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Ben Roethlisberger relishes teaching role

LATROBE, Pa. -- The most hands-on training camp of quarterback Ben Roethlisberger's career ends Friday when the Pittsburgh Steelers break camp after spending the last three weeks at St. Vincent College.

That doesn't mean that Roethlisberger will stop going over painstaking details with his wide receivers or surrender his duties as a de facto coach when the Steelers start practicing at team headquarters next week.

"It's been fun it's something that I need to do and want to do." Roethlisberger said Thursday after the first of two joint practices with the Buffalo Bills. "The coach can tell them what they're supposed to do but if I tell them what I want them to do it's a big difference. It's been a good [camp] in that sense."

Roethlisberger said he's never coached the wide receivers as much as he has this camp, and it makes sense that he has assumed even more of a leadership role. Roethlisberger is entering his 11th season and has never had more ownership of the Steelers' offense. He is also working with a wide receivers unit that is generally young.

Just as Roethlisberger has high hopes for that group, he is also pleased with how the offensive line has come together in camp.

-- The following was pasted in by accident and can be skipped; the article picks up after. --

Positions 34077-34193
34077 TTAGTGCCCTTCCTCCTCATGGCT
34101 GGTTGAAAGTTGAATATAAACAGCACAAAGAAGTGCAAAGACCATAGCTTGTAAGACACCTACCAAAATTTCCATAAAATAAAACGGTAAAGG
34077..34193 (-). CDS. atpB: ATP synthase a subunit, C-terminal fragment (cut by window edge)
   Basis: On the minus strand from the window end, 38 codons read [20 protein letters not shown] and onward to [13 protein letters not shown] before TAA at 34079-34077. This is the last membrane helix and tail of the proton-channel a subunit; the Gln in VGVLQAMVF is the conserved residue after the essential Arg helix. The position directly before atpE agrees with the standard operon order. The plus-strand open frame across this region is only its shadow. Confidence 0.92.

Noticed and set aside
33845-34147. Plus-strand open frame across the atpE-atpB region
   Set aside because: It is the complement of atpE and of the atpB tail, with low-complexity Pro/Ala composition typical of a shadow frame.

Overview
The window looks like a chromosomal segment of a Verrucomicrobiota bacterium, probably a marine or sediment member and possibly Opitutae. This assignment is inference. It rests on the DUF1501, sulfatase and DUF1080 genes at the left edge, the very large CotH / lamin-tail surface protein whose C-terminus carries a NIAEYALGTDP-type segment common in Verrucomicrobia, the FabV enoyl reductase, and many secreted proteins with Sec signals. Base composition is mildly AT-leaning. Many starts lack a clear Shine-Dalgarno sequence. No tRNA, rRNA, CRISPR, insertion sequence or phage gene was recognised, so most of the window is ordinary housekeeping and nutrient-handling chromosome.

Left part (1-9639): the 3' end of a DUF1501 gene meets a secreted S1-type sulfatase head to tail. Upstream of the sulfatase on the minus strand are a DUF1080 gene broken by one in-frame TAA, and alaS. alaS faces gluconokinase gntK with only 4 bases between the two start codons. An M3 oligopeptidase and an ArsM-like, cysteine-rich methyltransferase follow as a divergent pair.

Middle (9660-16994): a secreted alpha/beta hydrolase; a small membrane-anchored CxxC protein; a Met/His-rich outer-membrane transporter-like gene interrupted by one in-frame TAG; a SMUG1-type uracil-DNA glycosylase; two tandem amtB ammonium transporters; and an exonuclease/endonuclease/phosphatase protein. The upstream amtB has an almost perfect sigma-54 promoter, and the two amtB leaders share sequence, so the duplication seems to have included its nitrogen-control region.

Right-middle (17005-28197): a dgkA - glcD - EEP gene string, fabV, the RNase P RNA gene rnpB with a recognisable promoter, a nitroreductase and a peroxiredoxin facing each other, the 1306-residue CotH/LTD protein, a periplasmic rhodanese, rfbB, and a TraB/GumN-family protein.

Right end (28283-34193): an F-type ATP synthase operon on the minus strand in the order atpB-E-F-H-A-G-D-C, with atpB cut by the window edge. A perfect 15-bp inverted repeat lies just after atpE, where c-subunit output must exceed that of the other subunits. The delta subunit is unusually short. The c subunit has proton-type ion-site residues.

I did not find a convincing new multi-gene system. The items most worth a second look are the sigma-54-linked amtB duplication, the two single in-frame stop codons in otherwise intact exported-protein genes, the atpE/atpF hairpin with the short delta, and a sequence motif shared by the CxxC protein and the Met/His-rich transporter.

"They have just such a cohesiveness as a unit," Roethlisberger said, "and it's something special."

Some leftovers from Wednesday:

  • Brad Wing boomed a punt from his own end zone that went over the head of a Bills' return man and had Steelers coach Mike Tomlin clapping in appreciation. But Wing also mixed in a few pedestrian kicks during the special-teams periods, and he will have to show the Steelers that he can be consistent to win the job. Wing was the only punter in camp with Adam Podlesh out indefinitely due to complications from his wife's pregnancy.

  • Rookie outside linebacker Howard Jones has obvious pass rushing skills but the undrafted free agent is raw -- as a drill near the end of practice on Wednesday showed. Jones looked good in his first two repetitions, getting to the quarterback quickly in one-on-one matchups. But he struggled the rest of the drill and received extra instruction from both defensive assistant Joey Porter and second-year outside linebacker Jarvis Jones, who did not practice on Wednesday.

  • Nice touch by the Steelers dedicating a bench to the late Bill Nunn at the spot where the longtime scout watched practice for decades. Nunn, one of the pivotal figures in the Steelers' transformation to four-time Super Bowl champions in the 1970s died in May from complications from a stroke. The dedication came on the day that the Bills arrived for the first of two practices, and the timing was right as Buffalo general manager Doug Whaley was one of Nunn's protégés. The Steelers and St. Vincent collaborated on the bench that sits on the hill overlooking the football fields.